The History of Women’s Rights
The Women’s Rights Movement dates back to July 13, 1848, when young housewife and mother Elizabeth Cady Stanton was invited to tea by four other women. Stanton expressed her dissatisfaction with women’s plight in the newly created nation. She believed that, after fighting against slavery 70 years earlier, women had earned the right to vote and enjoy equal rights in the new republic. She also argued that women should be given more responsibility and more active roles in society.
Despite the advancement of women’s rights, many barriers still exist for women worldwide. Women were traditionally unable to own land or own businesses. Their economic and social security were often hampered by lack of job security, poor working conditions, and unequal wages. Women were not allowed to own land, vote, or represent themselves in court. Even centuries later, women still face barriers to employment and access to healthcare. Single mothers often struggle to pay for the basics and are at a high risk for poverty.
Despite being once out-of-the-ordinary, the Equal Rights Amendment made progress in empowering women. In fact, it is considered the most controversial part of the Equal Rights Amendment by many politicians. Yet, most women’s rights issues were initially controversial. From voting to college to sports and even participating in the military, women’s rights have become almost universal. But how did they get there? Here is an overview of the history of women’s rights.
Today, despite all the gains made in recent decades, discrimination against women continues to remain a huge problem in almost every part of the world. While women’s rights are protected in many countries, progress has been remarkably slow, largely because of inadequate laws and barriers to accessing justice. In some countries, violence against women is explicit and sometimes even fatal. In some regions, high maternal mortality persists and unpaid care work limits women’s enjoyment of their rights.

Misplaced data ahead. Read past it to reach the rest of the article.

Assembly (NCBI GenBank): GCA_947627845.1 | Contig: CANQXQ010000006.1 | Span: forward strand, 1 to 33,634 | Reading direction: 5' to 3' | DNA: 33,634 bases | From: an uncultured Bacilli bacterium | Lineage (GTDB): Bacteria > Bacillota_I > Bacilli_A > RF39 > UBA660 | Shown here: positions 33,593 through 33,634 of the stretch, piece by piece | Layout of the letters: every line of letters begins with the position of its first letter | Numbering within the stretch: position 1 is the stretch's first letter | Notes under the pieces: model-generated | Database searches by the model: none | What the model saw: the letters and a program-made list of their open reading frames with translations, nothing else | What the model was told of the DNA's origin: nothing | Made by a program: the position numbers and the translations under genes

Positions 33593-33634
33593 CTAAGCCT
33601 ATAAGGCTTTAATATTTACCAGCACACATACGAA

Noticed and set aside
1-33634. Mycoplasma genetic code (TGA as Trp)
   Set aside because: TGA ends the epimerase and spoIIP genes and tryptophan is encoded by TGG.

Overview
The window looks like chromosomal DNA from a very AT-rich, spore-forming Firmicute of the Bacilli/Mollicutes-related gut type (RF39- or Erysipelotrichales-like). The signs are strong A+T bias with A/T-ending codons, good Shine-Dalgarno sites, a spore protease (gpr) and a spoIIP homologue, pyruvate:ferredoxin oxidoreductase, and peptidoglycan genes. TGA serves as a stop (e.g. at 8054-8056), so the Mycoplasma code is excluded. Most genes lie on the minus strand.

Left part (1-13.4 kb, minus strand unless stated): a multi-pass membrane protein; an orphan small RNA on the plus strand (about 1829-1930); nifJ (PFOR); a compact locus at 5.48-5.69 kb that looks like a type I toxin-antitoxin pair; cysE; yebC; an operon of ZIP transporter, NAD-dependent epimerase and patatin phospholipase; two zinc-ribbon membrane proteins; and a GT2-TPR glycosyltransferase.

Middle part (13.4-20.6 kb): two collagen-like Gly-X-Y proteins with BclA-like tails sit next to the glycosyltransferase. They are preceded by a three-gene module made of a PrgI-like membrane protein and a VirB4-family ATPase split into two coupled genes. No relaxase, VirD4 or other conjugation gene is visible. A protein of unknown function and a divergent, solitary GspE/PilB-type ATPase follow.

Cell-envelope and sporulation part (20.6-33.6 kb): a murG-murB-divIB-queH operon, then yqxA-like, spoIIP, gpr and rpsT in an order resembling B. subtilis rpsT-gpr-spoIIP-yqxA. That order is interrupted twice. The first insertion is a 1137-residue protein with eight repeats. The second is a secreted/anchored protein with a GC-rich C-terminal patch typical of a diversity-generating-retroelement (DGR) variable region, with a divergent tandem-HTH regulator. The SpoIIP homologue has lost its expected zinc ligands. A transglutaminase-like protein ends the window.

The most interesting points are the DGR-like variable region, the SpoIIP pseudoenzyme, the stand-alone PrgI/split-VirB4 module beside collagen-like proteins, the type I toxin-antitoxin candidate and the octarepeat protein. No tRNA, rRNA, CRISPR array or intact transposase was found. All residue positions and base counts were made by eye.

In 1975, only three women’s organizations were granted Consultative Status 1 at the United Nations. Since 1945, a total of 24 international non-governmental organizations have received this status. The reasons for this status clarification will become clearer as we go through the history of women’s rights. But first, let us briefly recapitulate the history of women’s rights from 1945 to 2009.
In the 1850s, women’s rights were limited by gender and culture. Historically, women were enslaved to men and confined to the home. They did not have the freedom to leave their homes, choose their marriage partners, or dress as they wished. It took decades before women won their freedom and equality. The 19th Amendment made this possible. After that, women gained the right to vote. Another milestone in the history of women’s rights is the first woman to graduate medical school. Elizabeth Blackwell graduated from Geneva College, New York.
In the 1980s, the Second World Conference on Women in Copenhagen called for stronger national measures to guarantee women’s ownership and control of their own property. This conference also sought to increase women’s rights in child custody, inheritance, and loss of nationality. In 1985, the Second World Conference on Women in Nairobi, Kenya, recognized gender equality on a global scale. In addition to this, there was a parallel NGO forum with 15 000 representatives from around the world.